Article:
The Montana Code Annotated Title 61 refers to motor vehicles in the state of Montana. This section of Montana state law pertains to all aspects of motor vehicles in Montana, including traffic safety, drivers’ license requirements, insurance requirements, insurance company obligations, and much more. A few of the most important aspects of this Title pertaining to insurance requirements, licensing requirements, and appropriate conduct behind the wheel.
Every driver on the road in Montana has several obligations, and one of the most important is the responsibility to drive with care. This means keeping up with vehicle maintenance to prevent accidents from part malfunctions on the road, obeying posted speed limits and traffic signals, and operating vehicles safely at all times. Drivers who neglect these responsibilities not only face criminal charges from the state but also a civil liability if their actions cause harm to other drivers.
Montana follows a fault-based system for car accident claims, so every driver is responsible for carrying an auto insurance policy that meets the state’s minimum requirements for liability coverage. The minimum insurance requirements for Montana drivers follow a 25/50/20 format.
While every driver must carry auto insurance that meets these minimum requirements, it is vital to remember that a minimum coverage policy may not fully cover the cost of an accident. If the policyholder causes an accident and his or her auto insurance coverage is insufficient for another driver’s damages, the policyholder is responsible for the remainder. Additionally, a minimum insurance plan only covers damages to another person’s vehicle if the policyholder causes an accident; the policyholder must carry additional coverage options for his or her own damages.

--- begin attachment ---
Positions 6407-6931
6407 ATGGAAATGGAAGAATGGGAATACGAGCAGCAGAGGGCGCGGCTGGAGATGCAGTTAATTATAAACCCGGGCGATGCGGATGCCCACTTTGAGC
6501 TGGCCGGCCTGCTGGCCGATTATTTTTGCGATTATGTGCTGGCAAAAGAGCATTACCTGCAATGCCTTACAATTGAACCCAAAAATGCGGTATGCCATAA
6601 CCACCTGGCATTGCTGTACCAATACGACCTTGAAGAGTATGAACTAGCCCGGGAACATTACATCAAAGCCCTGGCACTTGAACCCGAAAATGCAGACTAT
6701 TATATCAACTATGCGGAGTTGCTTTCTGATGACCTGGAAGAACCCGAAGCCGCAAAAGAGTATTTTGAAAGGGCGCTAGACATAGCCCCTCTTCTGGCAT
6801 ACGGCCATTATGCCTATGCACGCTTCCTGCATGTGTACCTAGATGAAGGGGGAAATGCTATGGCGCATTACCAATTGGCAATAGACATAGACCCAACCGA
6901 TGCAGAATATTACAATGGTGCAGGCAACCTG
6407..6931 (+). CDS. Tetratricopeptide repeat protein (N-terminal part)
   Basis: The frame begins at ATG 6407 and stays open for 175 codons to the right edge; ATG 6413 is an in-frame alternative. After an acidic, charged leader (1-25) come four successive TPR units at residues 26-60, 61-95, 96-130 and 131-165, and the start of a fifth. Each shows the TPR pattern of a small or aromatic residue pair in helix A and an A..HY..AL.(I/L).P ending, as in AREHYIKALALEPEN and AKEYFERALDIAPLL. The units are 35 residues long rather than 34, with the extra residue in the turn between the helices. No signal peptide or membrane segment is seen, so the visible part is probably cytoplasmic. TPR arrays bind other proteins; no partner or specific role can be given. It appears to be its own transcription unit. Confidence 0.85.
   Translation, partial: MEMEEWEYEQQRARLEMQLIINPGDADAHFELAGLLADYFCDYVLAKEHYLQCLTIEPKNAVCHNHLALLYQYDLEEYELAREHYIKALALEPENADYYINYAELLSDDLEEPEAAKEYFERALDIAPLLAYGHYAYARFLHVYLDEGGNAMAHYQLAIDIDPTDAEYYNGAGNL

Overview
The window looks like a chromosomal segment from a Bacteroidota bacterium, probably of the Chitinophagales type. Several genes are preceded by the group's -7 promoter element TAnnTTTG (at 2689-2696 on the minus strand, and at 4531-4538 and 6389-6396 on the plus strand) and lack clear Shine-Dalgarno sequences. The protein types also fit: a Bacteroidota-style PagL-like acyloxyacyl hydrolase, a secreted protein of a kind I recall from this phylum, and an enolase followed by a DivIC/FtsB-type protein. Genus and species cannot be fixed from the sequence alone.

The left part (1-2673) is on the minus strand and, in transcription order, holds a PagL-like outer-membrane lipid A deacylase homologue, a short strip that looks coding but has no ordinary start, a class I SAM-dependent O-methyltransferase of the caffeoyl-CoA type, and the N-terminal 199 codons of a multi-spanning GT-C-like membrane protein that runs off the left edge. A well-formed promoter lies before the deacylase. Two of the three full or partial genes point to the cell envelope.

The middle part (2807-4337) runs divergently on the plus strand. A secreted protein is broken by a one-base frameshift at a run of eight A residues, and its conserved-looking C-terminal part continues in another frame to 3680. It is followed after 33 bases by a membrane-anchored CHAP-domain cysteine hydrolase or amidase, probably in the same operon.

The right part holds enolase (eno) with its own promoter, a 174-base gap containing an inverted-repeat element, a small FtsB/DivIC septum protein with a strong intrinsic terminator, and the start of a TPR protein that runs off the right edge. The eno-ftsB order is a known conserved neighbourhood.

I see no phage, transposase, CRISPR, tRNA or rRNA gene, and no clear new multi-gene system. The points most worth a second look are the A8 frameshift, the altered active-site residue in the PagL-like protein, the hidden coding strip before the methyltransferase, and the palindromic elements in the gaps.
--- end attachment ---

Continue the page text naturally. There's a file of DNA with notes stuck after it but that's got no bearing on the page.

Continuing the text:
Montana law requires all auto insurance carriers to offer underinsured and uninsured motorist coverage as part of a driver’s liability car insurance. However, drivers have the option of declining this offer in writing.
Montana law also requires drivers to carry proof of insurance in their vehicles at all times in the event of an accident or a traffic stop from a police officer. Most insurance carriers offer printed insurance cards as well as digital proof of insurance via a smartphone application. Montana maintains an electronic database of all insured drivers that a police officer may use to confirm a driver’s insurance coverage.
It is important for every insured driver to understand the elements of his or her auto insurance policy. An attorney can help a client understand the terms of his or her policy and explain the need for additional coverage based on the client’s personal level of risk. For example, a driver who works from home and only drives a few miles each week within his or her town will likely need less coverage than a commuter who drives several hours a week. A car accident attorney can also help clarify licensing questions, field correspondence with insurance companies after an accident, and help a client explore additional options for recovery after a car accident.